Sun Microsystems has released a new version of its Java Enterprise System (Java ES) set of subscription-based enterprise middleware with the emphasis on making the offering more modular.
The vendor unveiled Java ES 5.0 Thursday, the first major release of the bundle since October 2005. The offering brings Sun's infrastructure software, support and training together into a single product and is aimed at companies looking to purchase the vendor's middleware at a gradual, predictable rate. Java ES is also available in the form of individual software suites known collectively as Java System Suites.
"Java ES 5.0 continues a lot of what we started four years ago," said Jim McHugh, vice president of software infrastructure at Sun. In 2003, the vendor introduced what became Java ES as Project Orion as a way for customers to buy an integrated middleware stack made available on a regular quarterly release cycle.
Users can begin by buying the Java ES 5.0 Base for $100 per employee per year, which includes Sun's application, portal, and Web servers, and then choose to add on subscriptions for Sun's Java System Identity Manager or its Java Composite Application Platform Suite (Java CAPS). Adding in identity management brings the annual cost per user to $140, which then increases to $200 when Java CAPS is also included.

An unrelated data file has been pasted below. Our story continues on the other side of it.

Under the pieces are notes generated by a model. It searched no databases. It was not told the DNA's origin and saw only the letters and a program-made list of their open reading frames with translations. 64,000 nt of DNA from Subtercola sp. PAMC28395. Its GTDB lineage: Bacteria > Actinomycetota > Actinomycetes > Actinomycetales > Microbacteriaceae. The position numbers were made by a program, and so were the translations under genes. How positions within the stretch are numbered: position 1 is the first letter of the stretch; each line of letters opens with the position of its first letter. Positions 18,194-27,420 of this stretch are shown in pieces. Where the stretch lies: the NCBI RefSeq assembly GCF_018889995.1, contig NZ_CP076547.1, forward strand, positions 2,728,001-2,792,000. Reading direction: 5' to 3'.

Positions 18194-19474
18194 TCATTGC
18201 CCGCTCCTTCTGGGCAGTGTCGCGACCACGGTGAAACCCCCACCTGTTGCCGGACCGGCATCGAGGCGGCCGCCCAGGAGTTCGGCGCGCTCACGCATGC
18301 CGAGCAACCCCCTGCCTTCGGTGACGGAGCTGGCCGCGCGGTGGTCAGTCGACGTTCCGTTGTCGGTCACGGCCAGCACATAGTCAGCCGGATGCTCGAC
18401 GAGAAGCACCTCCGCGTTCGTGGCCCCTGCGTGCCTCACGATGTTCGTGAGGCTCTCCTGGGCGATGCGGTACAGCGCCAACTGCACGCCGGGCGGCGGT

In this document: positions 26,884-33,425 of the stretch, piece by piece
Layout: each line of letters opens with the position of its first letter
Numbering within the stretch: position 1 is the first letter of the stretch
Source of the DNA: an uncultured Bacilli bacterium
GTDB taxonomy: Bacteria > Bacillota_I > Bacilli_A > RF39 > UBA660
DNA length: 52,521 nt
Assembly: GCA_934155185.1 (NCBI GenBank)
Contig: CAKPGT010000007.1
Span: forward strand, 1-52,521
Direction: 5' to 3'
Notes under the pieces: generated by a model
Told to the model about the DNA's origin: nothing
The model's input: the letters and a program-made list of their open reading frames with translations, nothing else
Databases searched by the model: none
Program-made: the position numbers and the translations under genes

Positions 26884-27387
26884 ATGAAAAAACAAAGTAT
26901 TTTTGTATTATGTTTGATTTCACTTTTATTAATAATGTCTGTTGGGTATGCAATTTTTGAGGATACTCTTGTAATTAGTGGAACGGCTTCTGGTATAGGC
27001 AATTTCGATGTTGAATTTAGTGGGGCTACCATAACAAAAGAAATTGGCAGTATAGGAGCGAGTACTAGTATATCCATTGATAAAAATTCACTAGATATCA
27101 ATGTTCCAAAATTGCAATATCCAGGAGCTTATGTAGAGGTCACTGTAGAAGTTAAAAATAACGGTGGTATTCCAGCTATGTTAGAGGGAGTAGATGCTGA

Sun sees its prime middleware competitor as IBM with its WebSphere offering. "They have the same breadth of software we offer, but we did our [product] integration three years ago," McHugh said. As Oracle continues integrating its Fusion middleware, it'll also be more of a significant Sun rival, he added.
Major enhancements in Java ES 5.0 include work on a monitoring console and monitoring framework and a common installer for the software components, McHugh said. The vendor is also keen to incorporate more of its own and third-party open-source components in its middleware. Java ES already includes Java DB, Sun's supported distribution of the open-source Apache Derby database. The middleware also supports the PostgreSQL open-source database.
Sun now lays claim to more than 1.3 million subscribers for Java ES compared to the nearly 1 million it declared in October 2005.
When Sun released Java ES 4.0 in 2005, the major focus for the new version was the additional support of operating systems from Microsoft and Hewlett-Packard. As well as Windows and HP-UX, Java ES supports Sun's Solaris and Red Hat's Enterprise Linux. Sun is continuing to debate whether Java ES should also support the other leading Linux distribution, Suse from Novell, McHugh said, and is seeing demand from some European users. Although Sun doesn't support IBM's AIX across the entire breadth of its middleware stack, many elements of Java ES do support the IBM operating system, he added.
Java ES users include credit reporting company Equifax, auto manufacturer General Motors, health-care insurance company Blue Cross and Blue Shield of Massachusetts and Australian telecom carrier Telstra Corp., McHugh said.